Problem link. I have seen many solutions uses hashing which is far easier than the official intended solution. So, can someone please share how to solve it using hashing?

Thanks!

Problem link. I have seen many solutions uses hashing which is far easier than the official intended solution. So, can someone please share how to solve it using hashing?

Thanks!

1 Like

I used hashing as part of the solution: when N < M

for row we go trough all cells in that row and calculate a rolling hash for that cell and all before.

hash[i][j] = matrix[i][j]*(a^i) + grid[i][j-1] mod b where hash[-1][*] = 1. For a and b I had chosen 80471168 and 500050000739.

next I go trough all ranges (left,right) of columns.

for each of these ranges I go trough all rows from top to bottom. for each row I check if I have seen the string matrix[row] … matrix[row][right] before. If I haven’t seen it yet I add (row+1)\cdot(M-row) to the total. Otherwise I add (row-prevRow)\cdot(M-row) to the total.

Checking if I have seen the string before uses the rolling hashes. Calculate rowHash = hash[row][right]-hash[row][left-1]. the rowHash is compared against all previous hashes using a unordered_map (Which coincidentally uses hashing).

this part of the complete solution is O(N^2\cdot M)

The other part (N \geq M) doesn’t use hashing at all.

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Here is what I used.

1: Hashing

The big thing with hashing is that it is possible to compare two strings s_1 and s_2 of length m in O(\log(m)). Basically finding out if s_1 \lt s_2 or s_1 \gt s_2 or s_1=s_2.

This is done by first precalculating hashing for the two strings. With the hashing done it is possible to use binary search to find out their LCP. With the LCP found just check the next character.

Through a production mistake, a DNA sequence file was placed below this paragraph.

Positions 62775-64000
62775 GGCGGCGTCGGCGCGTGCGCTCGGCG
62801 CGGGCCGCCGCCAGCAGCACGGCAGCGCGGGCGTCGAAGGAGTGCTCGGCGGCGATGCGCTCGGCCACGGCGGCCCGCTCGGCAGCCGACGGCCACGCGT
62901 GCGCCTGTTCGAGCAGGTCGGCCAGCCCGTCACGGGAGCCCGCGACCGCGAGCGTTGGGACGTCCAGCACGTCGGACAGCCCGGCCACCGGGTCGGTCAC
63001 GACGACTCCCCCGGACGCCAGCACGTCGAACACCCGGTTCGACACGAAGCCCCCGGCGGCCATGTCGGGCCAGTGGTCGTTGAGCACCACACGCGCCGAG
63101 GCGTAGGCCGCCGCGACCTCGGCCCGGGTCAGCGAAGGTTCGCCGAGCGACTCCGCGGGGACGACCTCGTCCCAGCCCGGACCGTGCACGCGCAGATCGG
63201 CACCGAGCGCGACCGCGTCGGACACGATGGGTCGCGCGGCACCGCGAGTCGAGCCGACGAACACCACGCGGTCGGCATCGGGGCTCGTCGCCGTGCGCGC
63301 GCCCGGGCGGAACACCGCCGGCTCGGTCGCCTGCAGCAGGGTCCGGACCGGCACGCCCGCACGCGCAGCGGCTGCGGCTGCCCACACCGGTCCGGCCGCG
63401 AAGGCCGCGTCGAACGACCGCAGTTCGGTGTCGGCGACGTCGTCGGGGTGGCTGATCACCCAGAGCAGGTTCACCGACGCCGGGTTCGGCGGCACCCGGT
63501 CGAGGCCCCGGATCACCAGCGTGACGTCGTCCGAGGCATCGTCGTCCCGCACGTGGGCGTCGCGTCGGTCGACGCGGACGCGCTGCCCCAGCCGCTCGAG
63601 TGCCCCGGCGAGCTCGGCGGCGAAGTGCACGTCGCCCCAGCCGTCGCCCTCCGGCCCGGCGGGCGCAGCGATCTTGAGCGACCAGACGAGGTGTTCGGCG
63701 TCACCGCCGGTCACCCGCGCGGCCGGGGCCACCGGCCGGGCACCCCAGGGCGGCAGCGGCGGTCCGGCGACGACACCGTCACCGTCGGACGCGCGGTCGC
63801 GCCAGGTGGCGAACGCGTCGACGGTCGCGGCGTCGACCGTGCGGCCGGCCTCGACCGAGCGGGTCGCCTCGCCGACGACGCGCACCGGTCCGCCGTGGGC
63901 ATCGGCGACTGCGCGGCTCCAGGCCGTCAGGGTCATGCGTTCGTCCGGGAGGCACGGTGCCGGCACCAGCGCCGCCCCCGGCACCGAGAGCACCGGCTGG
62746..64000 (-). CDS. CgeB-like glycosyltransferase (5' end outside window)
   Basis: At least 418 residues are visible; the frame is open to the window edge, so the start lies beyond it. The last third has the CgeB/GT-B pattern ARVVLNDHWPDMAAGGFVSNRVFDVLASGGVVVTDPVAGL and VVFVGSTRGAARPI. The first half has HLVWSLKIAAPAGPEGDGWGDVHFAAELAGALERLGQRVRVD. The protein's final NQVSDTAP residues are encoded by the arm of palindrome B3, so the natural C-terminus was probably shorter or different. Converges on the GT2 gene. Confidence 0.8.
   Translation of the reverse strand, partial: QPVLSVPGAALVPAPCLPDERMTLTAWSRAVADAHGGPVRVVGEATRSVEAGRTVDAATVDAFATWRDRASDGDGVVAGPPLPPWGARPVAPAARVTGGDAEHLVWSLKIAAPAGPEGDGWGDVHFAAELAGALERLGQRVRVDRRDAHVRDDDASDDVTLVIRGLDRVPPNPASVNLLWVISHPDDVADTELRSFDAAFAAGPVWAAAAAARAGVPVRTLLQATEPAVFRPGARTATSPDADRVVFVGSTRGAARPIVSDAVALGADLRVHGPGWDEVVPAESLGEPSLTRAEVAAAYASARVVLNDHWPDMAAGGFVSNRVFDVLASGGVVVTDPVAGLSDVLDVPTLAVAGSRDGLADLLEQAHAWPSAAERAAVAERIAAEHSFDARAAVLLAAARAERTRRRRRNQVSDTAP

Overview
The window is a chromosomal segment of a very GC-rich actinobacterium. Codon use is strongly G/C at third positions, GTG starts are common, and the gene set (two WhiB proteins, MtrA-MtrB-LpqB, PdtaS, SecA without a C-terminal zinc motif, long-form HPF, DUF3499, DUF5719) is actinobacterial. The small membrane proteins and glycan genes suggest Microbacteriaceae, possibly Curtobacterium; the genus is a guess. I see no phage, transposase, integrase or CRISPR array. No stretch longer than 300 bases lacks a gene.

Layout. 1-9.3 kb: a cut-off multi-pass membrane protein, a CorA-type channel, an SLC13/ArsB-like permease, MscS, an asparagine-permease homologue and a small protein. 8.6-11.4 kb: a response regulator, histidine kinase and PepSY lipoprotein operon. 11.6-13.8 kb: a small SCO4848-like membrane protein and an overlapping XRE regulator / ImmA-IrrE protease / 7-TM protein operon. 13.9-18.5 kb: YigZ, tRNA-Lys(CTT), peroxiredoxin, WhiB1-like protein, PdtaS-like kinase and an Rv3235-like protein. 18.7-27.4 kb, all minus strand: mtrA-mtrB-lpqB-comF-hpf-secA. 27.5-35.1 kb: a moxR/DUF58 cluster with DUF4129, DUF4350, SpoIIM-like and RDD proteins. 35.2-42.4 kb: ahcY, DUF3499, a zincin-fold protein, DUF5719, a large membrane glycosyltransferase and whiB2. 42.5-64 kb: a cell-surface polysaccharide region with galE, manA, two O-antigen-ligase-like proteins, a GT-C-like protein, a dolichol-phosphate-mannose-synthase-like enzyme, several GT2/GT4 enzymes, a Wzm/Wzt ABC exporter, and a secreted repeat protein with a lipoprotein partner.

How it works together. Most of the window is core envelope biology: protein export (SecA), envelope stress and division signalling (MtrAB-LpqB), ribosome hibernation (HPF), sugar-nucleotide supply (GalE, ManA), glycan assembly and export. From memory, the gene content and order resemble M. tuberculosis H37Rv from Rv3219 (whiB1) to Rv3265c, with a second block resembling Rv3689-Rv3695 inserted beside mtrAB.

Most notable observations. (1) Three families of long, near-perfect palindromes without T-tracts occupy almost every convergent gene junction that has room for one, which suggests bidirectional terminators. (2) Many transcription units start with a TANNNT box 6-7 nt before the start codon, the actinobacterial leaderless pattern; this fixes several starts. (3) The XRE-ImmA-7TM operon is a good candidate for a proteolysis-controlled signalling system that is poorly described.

Using this method in DISTRING allows sorting the rows of the matrix in O(n \log(n) \log(m)). This is so quick that it is possible to do it m times, once for every column.

2: A “brute” algorithm

There is an easy O(m^2n \log(n) \log(m)) algorithm to solve this problem. The idea is to only look at the sub-matrices starting at column x_1 and ending at column x_2. Use the hash-based comparisons to sort the rows on the interval x_1 to x_2, taking O(n \log(n) \log(m)) time. From this it is pretty simple to figure out the sum of strengths of all submatrices beginning at x_1 and ending at x_2.

3: The improved algorithm

It is possible to get a quicker running algorithm by taking care of all x_2 at the same time at a cost of something like an extra factor of O(\log(n)). This is a bit complicated to do but is basically just a speedup of the brute algorithm, trading a O(m) for O(\log(n)). The main idea is to use that the larger the x_2 is, the fewer rows will be identical, and changes can only happen something like O(n \log(n)) times. This is a bit tricky to explain and I suggest you to analyse how to do the speedup yourself.

In the end I got the algorithm running in something like O(m n \log(n)^2 \log(m)). The algorithm is a bit of a mess but the hashing part is both very simple and easy to use.

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I use rolling hash as explained by @spaanse. The only difference is that I believe in taking more than one base and mod. What I think is that it is difficult to find collisions with 2/3 base and mod?

My Soln (20 pts). That’s the reason why I keep 3 small primes and 3 large in my template so when required I can directly uncomment that portion.

Other difference between @spaanse and my soln is that I did that for all cases.

To use rolling hash I converted every no in 6bit base 26 alphabets. and then used rolling hash.

“Other difference between @spaanse and my soln is that I did that for all cases.” Did you mean that u used hashing for N >= M also? If Yes then love to know the approach!

Will you please elaborate the 3rd part a bit more?

Can anyone plzz tell the difference between rolling hash and normal hash . Why the rolling hash is preferred over the hash?